Byron coastal options include sand pumping, giant rock wall

One of the options for sand replenishment from Tallow to Clarkes Beach (right). A near-shore sand pumping system in operation at Noosa Heads (above and below)
One of the options for sand replenishment from Tallow to Clarkes Beach (right). A near-shore sand pumping system in operation at Noosa Heads (above and below) Water Research Laboratory University Of NSW

BYRON Shire Council is caught between a rock wall and a hard place in determining how to best proceed with its Coastal Zone Management Plan.

A controversial plan to pump sand from Cosy Corner at Tallow Beach across to Clarkes Beach has been included as part of a report from consultants Water Research Laboratory (University of NSW).

It is just one of the options on the table as council grapples with how to protect its iconic beaches and built up areas from future storms and sea level rises.

Mayor Simon Richardson said "the average person would be horrified by the thought" and that it would be "unpalatable to the community".

"The idea of taking thousands of metres of sand from that iconic surf beach, over the National Park to Clarkes goes counter to what I think is the prevailing environmental feeling in our community," he said.

"But the devil will be in the detail. We need to look at the impact on Tallows, on the surf break, the size of pipes, where they will go and if they will be visible, the noise. At this stage we don't know."

The council recently approved an interim rock wall to be built at Belongil while it goes through the process of preparing its Coastal Hazard Management Study and Coastal Zone Management Plan.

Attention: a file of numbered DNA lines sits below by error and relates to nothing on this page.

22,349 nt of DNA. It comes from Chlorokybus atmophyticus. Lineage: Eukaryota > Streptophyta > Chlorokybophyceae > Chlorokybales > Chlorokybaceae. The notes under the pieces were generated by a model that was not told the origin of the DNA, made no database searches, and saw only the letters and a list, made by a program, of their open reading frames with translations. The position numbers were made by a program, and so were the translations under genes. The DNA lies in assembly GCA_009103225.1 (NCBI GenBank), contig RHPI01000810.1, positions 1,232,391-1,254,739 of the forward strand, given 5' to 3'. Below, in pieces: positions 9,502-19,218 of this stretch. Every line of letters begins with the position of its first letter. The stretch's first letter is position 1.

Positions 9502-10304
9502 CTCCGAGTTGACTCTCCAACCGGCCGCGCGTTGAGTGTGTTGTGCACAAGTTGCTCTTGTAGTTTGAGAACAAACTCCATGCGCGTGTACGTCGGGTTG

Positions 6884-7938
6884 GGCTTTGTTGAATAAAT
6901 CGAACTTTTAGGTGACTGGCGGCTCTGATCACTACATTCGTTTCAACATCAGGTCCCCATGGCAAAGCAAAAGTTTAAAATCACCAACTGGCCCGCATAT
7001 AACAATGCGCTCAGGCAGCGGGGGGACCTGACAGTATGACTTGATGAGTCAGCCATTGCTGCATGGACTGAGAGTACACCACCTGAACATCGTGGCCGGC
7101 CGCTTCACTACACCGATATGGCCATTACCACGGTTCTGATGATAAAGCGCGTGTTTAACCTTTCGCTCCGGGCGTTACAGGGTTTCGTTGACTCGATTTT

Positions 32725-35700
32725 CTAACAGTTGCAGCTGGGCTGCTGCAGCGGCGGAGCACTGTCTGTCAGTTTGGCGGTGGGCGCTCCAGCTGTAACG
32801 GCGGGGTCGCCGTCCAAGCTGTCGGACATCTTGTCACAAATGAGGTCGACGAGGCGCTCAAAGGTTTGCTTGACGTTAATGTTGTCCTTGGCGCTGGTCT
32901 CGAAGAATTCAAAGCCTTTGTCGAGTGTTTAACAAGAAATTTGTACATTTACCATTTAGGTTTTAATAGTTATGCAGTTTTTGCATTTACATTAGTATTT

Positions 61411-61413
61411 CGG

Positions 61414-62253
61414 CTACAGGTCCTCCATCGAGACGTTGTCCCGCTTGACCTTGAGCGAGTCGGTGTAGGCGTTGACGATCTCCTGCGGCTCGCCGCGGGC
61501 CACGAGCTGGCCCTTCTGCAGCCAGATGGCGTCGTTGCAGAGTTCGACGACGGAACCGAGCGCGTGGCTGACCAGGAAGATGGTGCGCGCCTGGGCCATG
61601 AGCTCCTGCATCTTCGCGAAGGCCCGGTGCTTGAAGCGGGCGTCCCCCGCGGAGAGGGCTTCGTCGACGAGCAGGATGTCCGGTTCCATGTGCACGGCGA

The options before the council are to maintain their current Planned Retreat policy which has been in place since 1988. Essentially it requires owners to remove houses built after 1988 when the sea is lapping on their doorstep.

Another option is to fix the exiting rock walls and fill in the gaps to protect existing houses. If that option is pursued, additional engineering work will be needed to capture or replenish sand that would otherwise be washed away.

Cr Richardson said the options include a series of groynes - rock walls that would run perpendicular to the beach to capture the sand as it moves north from the lighthouse - or one big groyne that could be positioned at the mouth of Belongil Creek that would be similar in size to the rock wall at Brunswick Heads.

Initially the Office of Environment and Heritage would not support the construction of a rock wall at Belongil unless there was an approved sand nourishment program in place to offset erosion.

However, residents approached Environment Minister Rob Stokes who over-ruled that decision so construction can go ahead without the need for a sand transfer scheme to be in place.

But it is estimated that a system to pump sand from Tallow Beach would cost around $2 million to build with an annual running cost of $300,000 - $500,000.

"So the question is who is going to pay for it? Particularly the ongoing running costs," Cr Richardson said.

The Office of Environment and Heritage had offered to do an independent cost-benefit analysis of all the options but this was voted down at the last council meeting.

Topics:  byron shire council coastal zone management plan

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